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Let $ X $ be a continuous random variable on the interval $ (a,b) $. The mean of $ X $ is $ 800 $ and the variance of $ X $ is $ 120,000 $. Calculate the range of $ (a,b) $.

My default approach was to proceed as follows:

$$ E(X) = \frac{(a+b)}{2} = 800 .$$

$$ Var(X) = \frac{(b-a)^2}{12} = 120,000. $$

Therefore

$$ \frac{Var(X)}{E(X)} = \frac{2(b-a)}{12} = 150, $$

and so $ b-a = 900 $.

However, the solutions in the back of the book take an alternative approach, and attain different results.

$$ b + a = 1,600. $$

Therefore

$$ \frac{(1600 - 2a)^2}{12} = 120,000 ,$$

and so

$$ 4a^2 -6,400a +1,120,000 = 0 .$$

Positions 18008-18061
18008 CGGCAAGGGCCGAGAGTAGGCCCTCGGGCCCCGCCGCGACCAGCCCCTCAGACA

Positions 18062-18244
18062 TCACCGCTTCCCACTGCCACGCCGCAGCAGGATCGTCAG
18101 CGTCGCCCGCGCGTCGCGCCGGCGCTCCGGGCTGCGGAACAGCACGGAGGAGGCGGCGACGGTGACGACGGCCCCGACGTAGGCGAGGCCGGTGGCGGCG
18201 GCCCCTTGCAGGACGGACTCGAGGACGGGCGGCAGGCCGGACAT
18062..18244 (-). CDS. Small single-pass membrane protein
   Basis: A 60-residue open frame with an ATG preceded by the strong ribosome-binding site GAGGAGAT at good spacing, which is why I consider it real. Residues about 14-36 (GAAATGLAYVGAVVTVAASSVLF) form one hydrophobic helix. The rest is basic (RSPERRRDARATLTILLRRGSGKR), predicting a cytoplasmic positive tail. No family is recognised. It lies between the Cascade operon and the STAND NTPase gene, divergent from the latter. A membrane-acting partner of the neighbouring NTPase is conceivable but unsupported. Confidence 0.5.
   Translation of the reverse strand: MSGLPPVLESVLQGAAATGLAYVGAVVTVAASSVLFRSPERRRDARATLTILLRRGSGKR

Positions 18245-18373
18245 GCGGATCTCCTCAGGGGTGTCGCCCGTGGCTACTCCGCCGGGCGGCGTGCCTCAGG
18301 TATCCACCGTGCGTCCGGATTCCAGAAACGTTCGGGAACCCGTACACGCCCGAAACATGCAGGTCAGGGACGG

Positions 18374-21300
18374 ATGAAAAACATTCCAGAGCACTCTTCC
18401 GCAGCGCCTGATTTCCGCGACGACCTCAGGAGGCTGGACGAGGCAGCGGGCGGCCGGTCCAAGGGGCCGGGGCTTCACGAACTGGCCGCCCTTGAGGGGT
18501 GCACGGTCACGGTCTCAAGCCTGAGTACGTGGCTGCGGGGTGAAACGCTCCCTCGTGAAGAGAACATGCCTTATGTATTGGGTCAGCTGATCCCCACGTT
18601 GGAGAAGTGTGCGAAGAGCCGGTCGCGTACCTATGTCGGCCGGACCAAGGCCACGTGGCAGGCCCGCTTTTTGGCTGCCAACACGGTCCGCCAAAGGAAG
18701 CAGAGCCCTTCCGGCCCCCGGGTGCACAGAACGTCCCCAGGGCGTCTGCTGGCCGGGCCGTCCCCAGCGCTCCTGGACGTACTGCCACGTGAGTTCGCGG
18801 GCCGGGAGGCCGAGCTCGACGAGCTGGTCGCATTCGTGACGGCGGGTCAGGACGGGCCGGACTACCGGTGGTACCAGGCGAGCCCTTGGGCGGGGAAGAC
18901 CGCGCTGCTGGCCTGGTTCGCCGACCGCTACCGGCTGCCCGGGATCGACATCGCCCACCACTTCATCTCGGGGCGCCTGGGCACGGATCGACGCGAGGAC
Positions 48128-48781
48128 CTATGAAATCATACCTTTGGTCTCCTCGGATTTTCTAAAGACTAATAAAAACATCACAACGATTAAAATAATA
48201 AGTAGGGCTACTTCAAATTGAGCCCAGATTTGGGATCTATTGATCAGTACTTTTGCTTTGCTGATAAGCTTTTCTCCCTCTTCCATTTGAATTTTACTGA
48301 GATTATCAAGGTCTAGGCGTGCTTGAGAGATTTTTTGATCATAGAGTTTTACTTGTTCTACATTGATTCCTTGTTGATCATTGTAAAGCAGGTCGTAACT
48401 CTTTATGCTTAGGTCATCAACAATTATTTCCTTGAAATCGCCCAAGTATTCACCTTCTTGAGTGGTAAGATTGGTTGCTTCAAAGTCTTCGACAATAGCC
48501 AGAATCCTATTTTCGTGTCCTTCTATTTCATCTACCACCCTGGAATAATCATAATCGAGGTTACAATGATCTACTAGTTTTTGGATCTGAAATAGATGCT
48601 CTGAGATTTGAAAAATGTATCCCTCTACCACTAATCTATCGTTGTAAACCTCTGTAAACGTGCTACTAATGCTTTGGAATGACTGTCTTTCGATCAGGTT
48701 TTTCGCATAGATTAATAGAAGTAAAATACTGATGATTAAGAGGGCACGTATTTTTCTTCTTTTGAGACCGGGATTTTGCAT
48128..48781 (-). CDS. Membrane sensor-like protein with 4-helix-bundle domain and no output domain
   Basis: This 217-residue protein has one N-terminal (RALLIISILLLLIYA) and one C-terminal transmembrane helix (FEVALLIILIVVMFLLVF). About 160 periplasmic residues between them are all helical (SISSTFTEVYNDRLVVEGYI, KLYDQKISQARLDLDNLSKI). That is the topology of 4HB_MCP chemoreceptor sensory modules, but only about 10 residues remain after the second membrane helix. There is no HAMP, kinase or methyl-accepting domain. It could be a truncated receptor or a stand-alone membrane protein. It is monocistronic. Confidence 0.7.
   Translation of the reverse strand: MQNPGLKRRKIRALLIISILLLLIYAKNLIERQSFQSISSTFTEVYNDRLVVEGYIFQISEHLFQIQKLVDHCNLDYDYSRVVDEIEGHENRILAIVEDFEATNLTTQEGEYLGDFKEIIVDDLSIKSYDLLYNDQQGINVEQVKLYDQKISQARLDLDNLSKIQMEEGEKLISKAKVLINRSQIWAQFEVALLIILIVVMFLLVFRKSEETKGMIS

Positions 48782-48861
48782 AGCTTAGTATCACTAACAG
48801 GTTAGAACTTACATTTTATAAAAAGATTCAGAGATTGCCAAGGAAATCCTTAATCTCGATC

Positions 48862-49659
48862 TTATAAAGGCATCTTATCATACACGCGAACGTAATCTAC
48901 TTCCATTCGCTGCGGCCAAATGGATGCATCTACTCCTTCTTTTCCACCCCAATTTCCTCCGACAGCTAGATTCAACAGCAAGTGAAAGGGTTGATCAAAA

Solving with the quadratic equation we get $ a = 200 $ and $ b = 1,400 $, giving a range OF 1,200 $.

Can anyone see why we get diferent results?

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Your mistake is in the computation of

$$\frac{\operatorname{Var}(X)}{E(X)} = \frac{(b - a)^2 / 12}{(a + b)/2} = \frac{2(b - a)^2}{12 (a + b)}$$

Had it been $b^2 - a^2$, you could simplify this quotient. But as it stands, this does not simplify to $b - a$.

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  • $\begingroup$ Ah of course. There goes an hour and a half I'll never get back. $\endgroup$ – cfairwea Apr 11 '16 at 20:48

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